Duke of York's Theatre

104 St Martin's Lane, London, WC2N 4BG GB

The Glass Menagerie

The Glass Menagerie Tickets

4.3/5 - based on 29 reviews
  • Opens: Monday, 23 May 2022
    Booking until: Sunday, 28 August 2022
  • Starring: Amy Adams
Tickets from £20.00 Book tickets
  • Information
  • Reviews

About The Glass Menagerie

Performance Times
  • Opens: Monday, 23 May 2022
    Booking until: Sunday, 28 August 2022
Mon - 19:30
Tue - 19:30
Wed - 19:30
Thu 14:30 19:30
Fri - 19:30
Sat 14:30 19:30
Sun - -
Starring:

Amy Adams

The Glass Menagerie description

The Glass Menagerie previews at the Duke of York’s Theatre from 23rd May 2022 and is set to run for fourteen weeks. Amy Adams makes her West End debut as Amanda Wingfield in a new production directed by Jeremy Herrin, who co-founded Second Half Productions along with Alan Stacey and Rob O’Rahilly. Paul Hilton, Tom Glynn-Carney, Lizzie Annis and Victor Alli will also star in the drama, a genuine Tennessee Williams’ classic of a memory play.

The award-winning director Jeremy Herrin has created bold new staging for this fabulous drama, which cleverly explores the fragility of memory. This is Tennessee Williams’ hugely popular semi-autobiographical masterpiece, and the amazing six-time Academy Award nominated and two-time Golden Globe winning actress Amy Adams takes on the starring role. The talented Tony award-nominee Paul Hilton and Tom Glynn-Carney both play the character of Tom, each at a different stage in his life, and they’re joined by Lizzie Annis as Laura, and Victor Alli as The Gentleman Caller.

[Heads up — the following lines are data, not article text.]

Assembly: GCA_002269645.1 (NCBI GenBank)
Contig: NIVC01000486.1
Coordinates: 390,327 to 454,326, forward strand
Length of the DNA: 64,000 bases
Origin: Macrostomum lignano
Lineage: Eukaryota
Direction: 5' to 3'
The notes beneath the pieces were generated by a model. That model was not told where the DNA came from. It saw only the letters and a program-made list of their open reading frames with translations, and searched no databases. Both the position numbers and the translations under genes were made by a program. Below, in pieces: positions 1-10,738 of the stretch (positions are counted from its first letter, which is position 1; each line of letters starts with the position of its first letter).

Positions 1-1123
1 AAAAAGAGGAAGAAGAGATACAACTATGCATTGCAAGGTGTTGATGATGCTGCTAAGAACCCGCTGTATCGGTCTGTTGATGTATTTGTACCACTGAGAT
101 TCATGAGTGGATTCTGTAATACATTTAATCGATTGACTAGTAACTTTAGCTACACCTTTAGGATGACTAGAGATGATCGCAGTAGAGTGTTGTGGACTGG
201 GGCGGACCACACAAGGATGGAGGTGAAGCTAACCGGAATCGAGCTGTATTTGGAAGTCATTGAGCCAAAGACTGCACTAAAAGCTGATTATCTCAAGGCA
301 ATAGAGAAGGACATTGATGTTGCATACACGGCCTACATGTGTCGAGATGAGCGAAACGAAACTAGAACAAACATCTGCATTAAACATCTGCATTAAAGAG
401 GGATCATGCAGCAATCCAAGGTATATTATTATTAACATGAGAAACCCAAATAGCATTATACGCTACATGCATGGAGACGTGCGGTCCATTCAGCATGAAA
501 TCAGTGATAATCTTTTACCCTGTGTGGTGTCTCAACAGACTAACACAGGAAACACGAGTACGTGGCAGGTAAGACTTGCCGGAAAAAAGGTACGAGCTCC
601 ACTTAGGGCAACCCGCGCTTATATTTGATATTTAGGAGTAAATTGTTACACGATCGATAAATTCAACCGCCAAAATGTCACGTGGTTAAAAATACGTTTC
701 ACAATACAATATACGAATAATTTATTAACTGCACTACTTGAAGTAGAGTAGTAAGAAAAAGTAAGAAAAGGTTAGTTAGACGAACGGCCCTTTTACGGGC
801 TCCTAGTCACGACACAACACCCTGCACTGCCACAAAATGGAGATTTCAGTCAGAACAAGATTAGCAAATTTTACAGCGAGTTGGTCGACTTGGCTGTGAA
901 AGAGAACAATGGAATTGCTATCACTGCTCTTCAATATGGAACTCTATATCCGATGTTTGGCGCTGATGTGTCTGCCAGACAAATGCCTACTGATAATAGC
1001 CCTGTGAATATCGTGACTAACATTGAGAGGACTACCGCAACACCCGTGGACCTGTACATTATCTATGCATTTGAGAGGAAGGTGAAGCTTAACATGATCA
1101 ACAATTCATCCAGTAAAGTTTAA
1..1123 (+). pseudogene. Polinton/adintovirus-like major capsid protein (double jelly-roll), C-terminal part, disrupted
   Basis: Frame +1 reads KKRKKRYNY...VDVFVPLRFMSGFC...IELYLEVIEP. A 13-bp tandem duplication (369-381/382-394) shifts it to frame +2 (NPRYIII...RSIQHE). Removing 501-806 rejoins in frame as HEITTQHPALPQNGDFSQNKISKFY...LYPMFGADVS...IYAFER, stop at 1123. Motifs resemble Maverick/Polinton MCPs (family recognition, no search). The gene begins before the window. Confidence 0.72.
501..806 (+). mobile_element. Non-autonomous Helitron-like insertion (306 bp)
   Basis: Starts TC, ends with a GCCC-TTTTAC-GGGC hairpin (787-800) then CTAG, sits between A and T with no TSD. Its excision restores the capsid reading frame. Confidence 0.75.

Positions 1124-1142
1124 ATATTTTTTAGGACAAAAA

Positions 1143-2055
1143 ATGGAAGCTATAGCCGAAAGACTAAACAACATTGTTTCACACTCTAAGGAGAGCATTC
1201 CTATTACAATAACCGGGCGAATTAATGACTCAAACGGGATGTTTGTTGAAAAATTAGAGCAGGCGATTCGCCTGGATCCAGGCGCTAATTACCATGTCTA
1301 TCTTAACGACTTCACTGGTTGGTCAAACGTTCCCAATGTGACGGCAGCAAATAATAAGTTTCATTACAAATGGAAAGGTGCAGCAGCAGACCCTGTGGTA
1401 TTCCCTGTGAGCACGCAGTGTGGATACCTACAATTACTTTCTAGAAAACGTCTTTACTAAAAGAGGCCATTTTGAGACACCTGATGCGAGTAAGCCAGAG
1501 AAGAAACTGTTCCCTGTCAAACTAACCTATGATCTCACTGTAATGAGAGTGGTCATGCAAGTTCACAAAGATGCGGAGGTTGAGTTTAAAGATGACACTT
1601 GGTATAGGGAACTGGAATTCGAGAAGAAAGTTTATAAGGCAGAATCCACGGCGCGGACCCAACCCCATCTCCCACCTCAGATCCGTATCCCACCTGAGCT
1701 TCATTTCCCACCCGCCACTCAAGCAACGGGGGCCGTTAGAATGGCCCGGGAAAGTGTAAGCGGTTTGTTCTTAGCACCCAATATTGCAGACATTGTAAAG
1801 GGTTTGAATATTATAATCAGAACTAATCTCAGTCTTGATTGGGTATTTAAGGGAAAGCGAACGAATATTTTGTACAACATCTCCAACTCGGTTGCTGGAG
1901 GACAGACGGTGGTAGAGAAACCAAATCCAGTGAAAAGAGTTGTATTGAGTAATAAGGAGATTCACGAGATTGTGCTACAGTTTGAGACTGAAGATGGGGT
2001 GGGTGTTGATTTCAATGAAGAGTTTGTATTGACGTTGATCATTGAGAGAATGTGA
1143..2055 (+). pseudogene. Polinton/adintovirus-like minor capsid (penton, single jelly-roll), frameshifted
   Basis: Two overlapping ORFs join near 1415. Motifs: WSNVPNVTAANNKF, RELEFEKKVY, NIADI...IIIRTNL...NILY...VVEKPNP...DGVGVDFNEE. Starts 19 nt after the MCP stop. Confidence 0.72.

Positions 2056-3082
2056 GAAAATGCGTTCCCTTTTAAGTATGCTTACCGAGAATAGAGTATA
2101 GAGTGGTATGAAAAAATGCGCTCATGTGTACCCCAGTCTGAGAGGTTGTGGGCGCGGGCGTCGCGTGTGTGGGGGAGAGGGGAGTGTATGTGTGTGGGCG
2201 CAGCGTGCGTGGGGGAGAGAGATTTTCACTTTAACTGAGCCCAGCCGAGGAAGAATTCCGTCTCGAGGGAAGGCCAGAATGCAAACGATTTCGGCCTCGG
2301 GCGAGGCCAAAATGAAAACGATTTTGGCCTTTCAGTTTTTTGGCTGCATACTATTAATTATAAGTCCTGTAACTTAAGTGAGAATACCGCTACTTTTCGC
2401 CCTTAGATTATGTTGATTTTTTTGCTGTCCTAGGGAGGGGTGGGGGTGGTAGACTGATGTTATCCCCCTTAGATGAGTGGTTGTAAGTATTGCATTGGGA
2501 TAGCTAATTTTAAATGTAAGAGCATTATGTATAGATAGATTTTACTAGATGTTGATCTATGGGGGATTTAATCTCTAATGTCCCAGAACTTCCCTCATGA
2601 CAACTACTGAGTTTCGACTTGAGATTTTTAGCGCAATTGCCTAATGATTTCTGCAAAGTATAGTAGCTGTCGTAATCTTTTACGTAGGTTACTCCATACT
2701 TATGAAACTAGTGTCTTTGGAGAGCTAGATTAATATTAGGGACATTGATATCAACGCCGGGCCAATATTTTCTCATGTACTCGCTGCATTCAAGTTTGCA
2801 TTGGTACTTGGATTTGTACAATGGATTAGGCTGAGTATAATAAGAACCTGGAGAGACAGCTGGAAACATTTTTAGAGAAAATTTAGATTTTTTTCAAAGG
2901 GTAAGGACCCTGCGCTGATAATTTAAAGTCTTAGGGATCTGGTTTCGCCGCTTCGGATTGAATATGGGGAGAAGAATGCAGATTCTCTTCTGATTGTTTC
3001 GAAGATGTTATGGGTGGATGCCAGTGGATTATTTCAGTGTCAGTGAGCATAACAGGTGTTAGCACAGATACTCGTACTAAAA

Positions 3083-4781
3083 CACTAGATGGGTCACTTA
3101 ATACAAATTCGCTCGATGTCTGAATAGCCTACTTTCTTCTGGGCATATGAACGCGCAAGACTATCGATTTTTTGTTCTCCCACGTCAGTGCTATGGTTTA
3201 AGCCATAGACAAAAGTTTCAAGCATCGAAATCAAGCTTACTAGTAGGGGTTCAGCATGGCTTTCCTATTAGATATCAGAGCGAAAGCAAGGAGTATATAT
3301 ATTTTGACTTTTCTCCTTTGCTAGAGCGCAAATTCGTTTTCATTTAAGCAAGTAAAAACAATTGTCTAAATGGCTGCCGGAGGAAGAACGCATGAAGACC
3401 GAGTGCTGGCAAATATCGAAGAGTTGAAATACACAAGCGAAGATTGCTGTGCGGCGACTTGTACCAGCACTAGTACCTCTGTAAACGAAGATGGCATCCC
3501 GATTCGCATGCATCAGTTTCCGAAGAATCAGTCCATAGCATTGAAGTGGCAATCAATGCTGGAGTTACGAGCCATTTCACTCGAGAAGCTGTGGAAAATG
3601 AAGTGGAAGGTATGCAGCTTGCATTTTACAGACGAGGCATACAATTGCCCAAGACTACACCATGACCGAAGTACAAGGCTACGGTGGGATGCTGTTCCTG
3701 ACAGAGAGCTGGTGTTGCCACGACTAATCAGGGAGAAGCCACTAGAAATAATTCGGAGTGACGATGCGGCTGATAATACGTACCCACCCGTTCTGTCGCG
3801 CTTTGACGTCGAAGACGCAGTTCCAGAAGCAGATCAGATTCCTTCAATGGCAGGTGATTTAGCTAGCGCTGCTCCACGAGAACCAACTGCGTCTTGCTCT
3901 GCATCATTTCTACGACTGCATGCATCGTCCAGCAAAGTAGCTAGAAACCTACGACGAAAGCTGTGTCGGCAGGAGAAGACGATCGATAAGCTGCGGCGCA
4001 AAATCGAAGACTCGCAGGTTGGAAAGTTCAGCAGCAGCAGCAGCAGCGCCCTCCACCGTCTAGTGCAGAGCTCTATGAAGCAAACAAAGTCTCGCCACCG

What's the plot of The Glass Menagerie?

Amanda Wingfield is a former Southern Belle. She is living precariously with her children, Tom and Laura, trapped in the gap between the past and the present. Jeremy Herrin has called Williams’ 1944 drama “one of the best plays ever written – and probably one of the hardest plays to do because it is so fragile and poetic”. He’s also a massive fan of Amy Adams, calling her “a class act” , a versatile performer with the nuanced approach needed to reveal the interior life of Amanda. And how about Amanda herself? She was described by Tennessee Williams as a woman of “great but confused vitality clinging frantically to another time and place”.

The plot? Amanda Wingfield is shattered when her husband abandons her. But she retains enough backbone to care about the future security of herself and her children, Tom and Laura. Sadly her ambitions don’t blend well with those of her progeny. Tom feels horribly trapped by his life in St Louis, and Amanda pressures Laura into creating a safe future for herself, making the girl feel crushed and bullied. As her mother’s attentions focus on finding a suitor for Laura, the gap between dignity and desperation widens.

Who is The Glass Menagerie for?

The Glass Menagerie is recommended for people who are old enough to appreciate the subtleties and seriousness of adult relationships.

Buy tickets for The Glass Menagerie

Our website makes buying tickets for The Glass Menagerie simple and enjoyable. We'll email your tickets to you – all you do is present them at the door on the big day. Enjoy the show!

The Glass Menagerie reviews

4.3 out of 5 based on 29 reviews

What to expect:

Acting
Music
Costumes
Story
Lighting

Recommended for:

Anyone (38%)
Families (41%)
Teenagers (52%)
Couples (76%)
Theatregoers (93%)
Latest customer reviews
Ann
good drama

I did not know the storyline but was able to follow what was a interesting family drama with ease, the performances were good with excellent sound and there was humour and poignant moments, as a performance with a small cast it was suited to the smaller theatre, I was slightly surprised to hear the rumble of underground trains and had initially thought this was a sound effect- one of the quirky things about London Theatre.

Reviewed on 28 April 2017 by , Winchester, United Kingdom

Sharon
Thought provoking

Reviewed on 23 April 2017 by , London, United Kingdom

Jeffrey
Excellent acting especially the mother

Great acting. The story was a little slow to my liking but that's a personal preference

Reviewed on 15 April 2017 by , London, United Kingdom

Menaka
An excellent theatrical performance